Cold vs Influenza | Viral Respiratory Tract Infections, Common Cold, Acute Coryza | Cause, Symptoms, Clinical Practice
Cold and influenza both belong to viral respiratory tract infections hence both shares most of the same characteristics. Although they are considered as subsets of the same category, once the severity of the symptoms, complications and management options are taken into consideration there are differences. This article points out how common cold defers from influenza, as it is an important distinction that has to be made in day- to-day clinical practice.
Common cold also known as acute coryza is a viral respiratory tract infection mostly caused by rhinoviruses. The transmission of the disease is by air borne droplets, and the disease lasts for 2-3 weeks.
Disease is of rapid onset. Patients usually presents with a burning sensation at the back of the nose soon followed by nasal stuffiness, rhinorrhoea, sore throat and sneezing. Patient may run low grade fever. In pure viral infection, nasal discharge is watery but may become mucopurulent when bacterial infection supervenes.
The disease is usually self limiting and resolves spontaneously after 1-2 weeks. Bed rest is advised, and plenty of fluids are encouraged. Antihistamines, nasal decongestants, analgesics, and antibiotics are considered depending on the symptoms.
Occasionally patients may develop complications such as sinusitis, pharyngitis, tonsillitis, bronchitis, pneumonia and otitis media but comparing to influenza complication rate is very low.
It is again a viral respiratory tract infection of sudden onset. Illness is caused by a group of myxoviruses; commonly group A and B. The disease transmission is by droplets with an incubation period of 1-4 days.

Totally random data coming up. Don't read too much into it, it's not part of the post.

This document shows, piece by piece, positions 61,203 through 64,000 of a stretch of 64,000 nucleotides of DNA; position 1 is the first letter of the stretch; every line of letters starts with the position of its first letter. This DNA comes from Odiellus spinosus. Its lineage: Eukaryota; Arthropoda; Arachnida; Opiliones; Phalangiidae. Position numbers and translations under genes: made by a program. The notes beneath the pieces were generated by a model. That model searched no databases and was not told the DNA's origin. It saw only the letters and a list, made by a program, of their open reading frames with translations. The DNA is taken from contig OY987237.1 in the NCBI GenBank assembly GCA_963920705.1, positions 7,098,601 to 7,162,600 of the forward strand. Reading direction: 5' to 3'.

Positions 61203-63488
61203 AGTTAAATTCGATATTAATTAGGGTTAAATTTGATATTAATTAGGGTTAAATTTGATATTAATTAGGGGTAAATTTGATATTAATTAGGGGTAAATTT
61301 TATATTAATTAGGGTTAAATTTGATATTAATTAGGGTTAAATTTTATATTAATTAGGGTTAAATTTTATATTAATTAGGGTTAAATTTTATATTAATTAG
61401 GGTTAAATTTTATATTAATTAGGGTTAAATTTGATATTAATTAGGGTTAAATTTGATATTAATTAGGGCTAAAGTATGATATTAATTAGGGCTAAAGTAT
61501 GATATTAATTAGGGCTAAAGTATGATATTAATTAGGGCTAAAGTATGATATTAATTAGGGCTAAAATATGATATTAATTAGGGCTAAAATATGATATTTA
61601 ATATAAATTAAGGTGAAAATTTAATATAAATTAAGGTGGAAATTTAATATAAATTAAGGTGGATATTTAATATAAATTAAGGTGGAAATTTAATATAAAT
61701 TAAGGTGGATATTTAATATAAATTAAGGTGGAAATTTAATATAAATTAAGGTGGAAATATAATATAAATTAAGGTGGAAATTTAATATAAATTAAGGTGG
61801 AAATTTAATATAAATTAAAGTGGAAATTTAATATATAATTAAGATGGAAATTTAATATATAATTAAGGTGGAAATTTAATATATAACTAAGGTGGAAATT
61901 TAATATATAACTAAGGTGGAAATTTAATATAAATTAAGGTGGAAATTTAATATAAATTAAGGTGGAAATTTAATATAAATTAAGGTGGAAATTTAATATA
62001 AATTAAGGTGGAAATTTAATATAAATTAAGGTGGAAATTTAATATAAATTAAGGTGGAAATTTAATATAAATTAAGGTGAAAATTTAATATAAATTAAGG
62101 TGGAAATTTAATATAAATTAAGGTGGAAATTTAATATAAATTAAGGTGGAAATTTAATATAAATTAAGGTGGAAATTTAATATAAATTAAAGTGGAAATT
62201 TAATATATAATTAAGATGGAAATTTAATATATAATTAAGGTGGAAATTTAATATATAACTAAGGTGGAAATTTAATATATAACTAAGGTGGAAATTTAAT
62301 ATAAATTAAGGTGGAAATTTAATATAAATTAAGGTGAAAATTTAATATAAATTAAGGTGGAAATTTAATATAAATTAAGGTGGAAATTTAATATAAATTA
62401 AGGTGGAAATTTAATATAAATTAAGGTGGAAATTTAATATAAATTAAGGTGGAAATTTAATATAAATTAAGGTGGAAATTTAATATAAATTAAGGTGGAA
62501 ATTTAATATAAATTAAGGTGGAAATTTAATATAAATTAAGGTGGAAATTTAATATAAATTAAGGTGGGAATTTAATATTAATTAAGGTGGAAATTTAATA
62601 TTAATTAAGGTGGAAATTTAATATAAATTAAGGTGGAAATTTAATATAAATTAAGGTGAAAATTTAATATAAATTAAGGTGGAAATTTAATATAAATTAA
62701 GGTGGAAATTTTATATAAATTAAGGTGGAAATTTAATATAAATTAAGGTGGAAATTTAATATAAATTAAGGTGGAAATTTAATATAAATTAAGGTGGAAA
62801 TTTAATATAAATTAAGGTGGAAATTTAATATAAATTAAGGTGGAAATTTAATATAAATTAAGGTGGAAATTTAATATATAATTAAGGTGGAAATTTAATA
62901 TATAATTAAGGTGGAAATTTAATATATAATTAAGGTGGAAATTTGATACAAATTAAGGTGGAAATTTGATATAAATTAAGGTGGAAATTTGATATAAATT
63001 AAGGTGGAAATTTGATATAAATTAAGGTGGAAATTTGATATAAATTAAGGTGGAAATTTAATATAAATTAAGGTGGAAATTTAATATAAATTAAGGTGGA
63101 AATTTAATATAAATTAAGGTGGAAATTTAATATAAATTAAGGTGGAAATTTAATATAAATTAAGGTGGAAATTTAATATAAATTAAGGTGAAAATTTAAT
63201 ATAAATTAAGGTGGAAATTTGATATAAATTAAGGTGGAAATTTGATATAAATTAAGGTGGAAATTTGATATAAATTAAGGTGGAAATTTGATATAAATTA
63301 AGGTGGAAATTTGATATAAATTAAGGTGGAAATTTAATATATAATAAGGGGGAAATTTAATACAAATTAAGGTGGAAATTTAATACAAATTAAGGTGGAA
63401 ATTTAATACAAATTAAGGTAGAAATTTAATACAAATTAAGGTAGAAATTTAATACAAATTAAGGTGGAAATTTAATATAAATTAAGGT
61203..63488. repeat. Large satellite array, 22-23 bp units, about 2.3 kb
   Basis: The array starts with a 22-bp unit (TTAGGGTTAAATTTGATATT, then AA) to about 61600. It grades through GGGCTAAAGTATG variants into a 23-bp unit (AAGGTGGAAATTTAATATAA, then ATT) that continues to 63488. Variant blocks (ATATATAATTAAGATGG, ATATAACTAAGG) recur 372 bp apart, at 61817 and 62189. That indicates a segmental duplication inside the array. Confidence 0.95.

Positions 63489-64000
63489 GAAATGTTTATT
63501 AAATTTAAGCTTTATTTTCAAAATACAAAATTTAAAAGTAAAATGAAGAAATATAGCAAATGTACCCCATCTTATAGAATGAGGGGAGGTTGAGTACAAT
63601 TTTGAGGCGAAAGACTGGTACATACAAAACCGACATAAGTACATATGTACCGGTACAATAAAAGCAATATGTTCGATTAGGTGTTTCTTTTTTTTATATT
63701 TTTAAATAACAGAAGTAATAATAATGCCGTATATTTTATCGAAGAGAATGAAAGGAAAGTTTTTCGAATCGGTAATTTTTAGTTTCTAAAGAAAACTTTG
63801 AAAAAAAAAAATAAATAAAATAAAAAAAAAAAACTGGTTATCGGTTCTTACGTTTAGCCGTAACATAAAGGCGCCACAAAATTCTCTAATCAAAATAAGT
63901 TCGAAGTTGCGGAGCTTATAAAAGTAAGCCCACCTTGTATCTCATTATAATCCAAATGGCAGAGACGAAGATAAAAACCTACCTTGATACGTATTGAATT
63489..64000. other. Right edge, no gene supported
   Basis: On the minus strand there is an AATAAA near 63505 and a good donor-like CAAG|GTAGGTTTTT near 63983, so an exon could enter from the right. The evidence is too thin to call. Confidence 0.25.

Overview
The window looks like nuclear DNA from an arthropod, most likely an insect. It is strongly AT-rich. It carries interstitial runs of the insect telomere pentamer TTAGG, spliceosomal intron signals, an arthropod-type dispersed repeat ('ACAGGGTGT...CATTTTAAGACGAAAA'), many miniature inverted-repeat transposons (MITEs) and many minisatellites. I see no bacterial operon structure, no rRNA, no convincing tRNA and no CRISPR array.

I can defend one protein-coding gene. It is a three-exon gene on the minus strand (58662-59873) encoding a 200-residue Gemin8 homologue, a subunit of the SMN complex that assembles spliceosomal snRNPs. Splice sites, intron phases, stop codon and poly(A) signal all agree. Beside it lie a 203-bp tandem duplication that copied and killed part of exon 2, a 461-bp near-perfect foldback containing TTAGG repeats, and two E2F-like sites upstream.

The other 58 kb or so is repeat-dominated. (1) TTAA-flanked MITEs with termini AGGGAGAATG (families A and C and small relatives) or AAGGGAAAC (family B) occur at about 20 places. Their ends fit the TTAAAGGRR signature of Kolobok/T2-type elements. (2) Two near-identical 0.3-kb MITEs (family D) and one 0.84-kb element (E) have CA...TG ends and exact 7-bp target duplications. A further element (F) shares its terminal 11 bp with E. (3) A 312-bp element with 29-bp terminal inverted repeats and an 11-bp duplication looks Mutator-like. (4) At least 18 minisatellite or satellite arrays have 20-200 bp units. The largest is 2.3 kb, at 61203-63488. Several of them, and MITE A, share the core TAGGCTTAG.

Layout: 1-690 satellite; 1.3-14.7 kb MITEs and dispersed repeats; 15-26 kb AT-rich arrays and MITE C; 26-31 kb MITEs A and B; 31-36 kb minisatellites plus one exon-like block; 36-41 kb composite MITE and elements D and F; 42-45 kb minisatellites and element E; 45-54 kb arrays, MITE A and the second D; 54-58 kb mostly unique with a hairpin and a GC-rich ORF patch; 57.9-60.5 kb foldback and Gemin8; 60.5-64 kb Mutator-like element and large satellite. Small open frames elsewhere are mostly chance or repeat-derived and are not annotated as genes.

Clinically the patient presents with sudden onset of fever associated with generalized aches and pains, anorexia, nausea and vomiting. Degree of ill health may range from mild to rapidly fatal. In most of the patients, symptoms subside within 3-5 days, but may follow by ‘post influenzal asthesia’, which can persists up to several weeks.
Patients with influenza are more prone to develop complications such as bronchitis, pneumonia, sinusitis, otitis media, encephalitis, pericarditis and reye’s syndrome. Secondary bacterial invasion may occur. Toxic cardiomyopahty may cause sudden death. Demyelinating encephalopathy and peripheral neuropathy are rare complications.
In the management of such a patient, bed rest is advised till the fever settles. If the patient is developing severe pneumonia, transferring the patient to ITU is advisable, as sepsis and hypoxia may rapidly progress to circulatory collapse and death. Antiviral therapy can be considered depending on the severity. For the prevention of the disease, trivalent vaccine is given.
What is the difference between common cold and influenza?
• Common cold is mostly caused by rhinoviruses while influenza is caused by a group of myxoviruses commonly type A and B.
• Common cold is usually self limiting and complication rate is very low comparing to influenza.
• Influenza if complicated with severe pneumonia can cause sepsis and circulatory collapse that can be fatal.
• Patients with influenza can develop ‘post influenzal asthesia’ which can persists up to several weeks.
• For influenza, anti viral therapy is considered, and vaccines are available against viruses as preventive measures.